Trade of intermediate goods reflects a country’s participation in global value chains. Exports of intermediate inputs, mainly in the machinery industry, show the extent of a country’s integration in GVCs, since it shows the link of a country in different production chains spread across the world. Imports of intermediate inputs reflect the extent of foreign value added in the exports of a country, which again are used as an indicator for participation in GVCs. Integration of countries in GVCs has been proven beneficial as it provides firms with access to cheap inputs, which assist them in becoming competitive.
Furthermore, it assists in developing productive capacity and infrastructure, reducing poverty and increasing per capita income. China is a well known example, which has large factories employing thousands of workers and supplying goods to most parts of the world. It became a significant part of GVCs by importing intermediate inputs and then exporting assembled final goods to the rest of the world, mainly developing countries.
Over the past years, India’s participation in the global value chain has seen an improvement. As per the OECD TiVA GVC participation index 2018, India ranks 48. In 1999, the country stood at 57th position. A study from Institute of South Asian Studies shows that India has moved downstream in GVC in export of services, footwear, textiles and textile products, as these exports do not require foreign value added inputs. Furthermore, it shows that it has increased its upstream participation in manufacturing activities like semi processed intermediates which are then used for production purposes in other countries.
However, overall India is not coming out to be competitive in exporting intermediate goods. The figure below shows the Revealed Comparative Advantage (RCA) index of India in products based on the end use of the good. The figure shows that India has revealed comparative advantage in consumer goods with the RCA greater than 1. However, in intermediate goods and capital goods, the country does not have a comparative advantage. The index for intermediate goods has been at 0.9 during 2015 to 2019. This shows India’s lack of competitiveness in exporting intermediate goods in comparison to the rest of the world.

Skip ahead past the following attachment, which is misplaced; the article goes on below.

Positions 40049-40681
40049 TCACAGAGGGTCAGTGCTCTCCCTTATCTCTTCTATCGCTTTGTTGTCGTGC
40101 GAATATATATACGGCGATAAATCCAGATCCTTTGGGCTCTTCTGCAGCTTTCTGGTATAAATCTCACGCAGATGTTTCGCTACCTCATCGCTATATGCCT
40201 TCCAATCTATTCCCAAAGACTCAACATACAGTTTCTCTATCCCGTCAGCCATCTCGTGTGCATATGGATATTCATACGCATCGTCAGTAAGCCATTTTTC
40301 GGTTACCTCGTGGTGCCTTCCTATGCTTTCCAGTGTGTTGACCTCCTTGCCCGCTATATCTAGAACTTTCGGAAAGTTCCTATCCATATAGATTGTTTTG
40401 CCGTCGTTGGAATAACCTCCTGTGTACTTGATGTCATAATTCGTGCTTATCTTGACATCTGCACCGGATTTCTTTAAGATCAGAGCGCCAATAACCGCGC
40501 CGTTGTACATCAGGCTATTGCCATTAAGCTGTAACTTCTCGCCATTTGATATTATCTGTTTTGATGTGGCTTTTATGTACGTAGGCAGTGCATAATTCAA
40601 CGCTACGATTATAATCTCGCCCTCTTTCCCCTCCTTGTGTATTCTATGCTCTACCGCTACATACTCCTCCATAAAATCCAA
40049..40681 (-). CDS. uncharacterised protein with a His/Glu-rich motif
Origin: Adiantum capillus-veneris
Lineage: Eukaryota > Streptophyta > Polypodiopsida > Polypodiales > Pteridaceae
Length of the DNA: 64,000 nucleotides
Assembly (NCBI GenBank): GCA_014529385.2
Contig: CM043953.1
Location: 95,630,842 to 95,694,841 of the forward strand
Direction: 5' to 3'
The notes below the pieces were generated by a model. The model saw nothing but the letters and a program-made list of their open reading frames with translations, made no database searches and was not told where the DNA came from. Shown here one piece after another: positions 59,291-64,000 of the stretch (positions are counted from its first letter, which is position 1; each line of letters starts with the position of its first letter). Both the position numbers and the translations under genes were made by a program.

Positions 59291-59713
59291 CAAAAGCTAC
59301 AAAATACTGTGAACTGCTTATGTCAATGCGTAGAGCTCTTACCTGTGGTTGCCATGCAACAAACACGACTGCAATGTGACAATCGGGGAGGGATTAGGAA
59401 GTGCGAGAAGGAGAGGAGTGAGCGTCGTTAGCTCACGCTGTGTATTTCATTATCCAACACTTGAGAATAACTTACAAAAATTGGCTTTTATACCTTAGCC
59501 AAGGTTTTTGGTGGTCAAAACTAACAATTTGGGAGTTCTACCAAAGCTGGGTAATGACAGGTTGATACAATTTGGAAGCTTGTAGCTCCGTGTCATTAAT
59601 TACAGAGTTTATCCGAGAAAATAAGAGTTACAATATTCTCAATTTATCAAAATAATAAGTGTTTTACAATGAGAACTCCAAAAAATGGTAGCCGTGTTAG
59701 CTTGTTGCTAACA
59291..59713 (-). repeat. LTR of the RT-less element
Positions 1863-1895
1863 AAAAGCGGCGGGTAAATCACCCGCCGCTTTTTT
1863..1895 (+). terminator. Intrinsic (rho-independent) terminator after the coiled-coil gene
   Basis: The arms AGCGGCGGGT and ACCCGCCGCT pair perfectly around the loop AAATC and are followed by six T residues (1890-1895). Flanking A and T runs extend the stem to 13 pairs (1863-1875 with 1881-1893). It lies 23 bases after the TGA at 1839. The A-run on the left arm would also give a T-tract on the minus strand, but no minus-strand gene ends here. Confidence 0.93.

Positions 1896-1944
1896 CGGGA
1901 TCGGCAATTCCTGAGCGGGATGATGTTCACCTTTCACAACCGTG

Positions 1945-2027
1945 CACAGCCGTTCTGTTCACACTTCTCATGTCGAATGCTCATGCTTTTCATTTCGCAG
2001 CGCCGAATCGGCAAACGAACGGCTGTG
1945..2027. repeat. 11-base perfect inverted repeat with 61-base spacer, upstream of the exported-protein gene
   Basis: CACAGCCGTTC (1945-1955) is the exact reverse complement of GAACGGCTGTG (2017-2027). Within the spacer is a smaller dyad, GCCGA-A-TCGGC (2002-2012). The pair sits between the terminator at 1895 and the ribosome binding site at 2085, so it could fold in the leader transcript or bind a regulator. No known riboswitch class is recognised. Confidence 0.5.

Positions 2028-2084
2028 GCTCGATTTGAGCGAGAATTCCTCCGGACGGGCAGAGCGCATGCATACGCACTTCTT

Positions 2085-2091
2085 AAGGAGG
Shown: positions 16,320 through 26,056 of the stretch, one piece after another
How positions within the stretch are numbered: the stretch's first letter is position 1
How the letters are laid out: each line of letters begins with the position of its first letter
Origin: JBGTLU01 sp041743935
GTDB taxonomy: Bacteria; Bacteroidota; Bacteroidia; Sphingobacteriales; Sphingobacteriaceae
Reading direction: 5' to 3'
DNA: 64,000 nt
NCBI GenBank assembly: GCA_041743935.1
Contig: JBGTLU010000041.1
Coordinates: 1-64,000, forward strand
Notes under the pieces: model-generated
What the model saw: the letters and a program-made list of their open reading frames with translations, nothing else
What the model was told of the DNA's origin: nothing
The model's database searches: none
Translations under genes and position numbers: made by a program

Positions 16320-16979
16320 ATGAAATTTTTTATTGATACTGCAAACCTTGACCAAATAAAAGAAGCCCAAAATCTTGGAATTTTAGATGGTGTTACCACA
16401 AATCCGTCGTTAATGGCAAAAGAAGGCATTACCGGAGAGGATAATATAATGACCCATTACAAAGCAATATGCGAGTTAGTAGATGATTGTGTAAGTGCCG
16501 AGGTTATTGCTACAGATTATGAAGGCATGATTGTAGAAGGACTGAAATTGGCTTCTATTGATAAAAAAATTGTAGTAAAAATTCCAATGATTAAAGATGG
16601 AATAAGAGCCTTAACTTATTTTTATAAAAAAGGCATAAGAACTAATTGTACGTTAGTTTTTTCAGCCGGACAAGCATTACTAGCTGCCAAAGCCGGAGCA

Source: CATR Analysis
In order to move the country’s contribution upstream stages of GVC for manufacturing and to make India competitive in export of intermediate goods, it is essential to improve infrastructure of the country to allow easier movement of goods. Furthermore, it is required to maintain quality standards to contribute to the global value chain. Recently, initiatives such as Make in India, de-licensing, and industrial corridors have been adopted which are moves in the right direction. The policies of the 1980s and 90s such as license raj, state-led industrialization, and import substitution were more focused on the domestic economy than participation in international trade.
Still, there are other factors such as significantly high taxes and difficulty in custom clearance, which are a push back for the big companies and slowing the pace of India in becoming a part of GVCs. To maximise benefits from participating in GVC, it is also essential to enhance skilling of the labour force, as it allows them to contribute to high-value-added segments. In addition, as an ICRIER study points out, India needs to identify and target large scale intermediate manufacturing of at least 15 intermediate inputs. SMEs should be identified and supported to enhance their capacities and cost competitiveness in these categories, while also providing them the wherewithal to participate in global trade.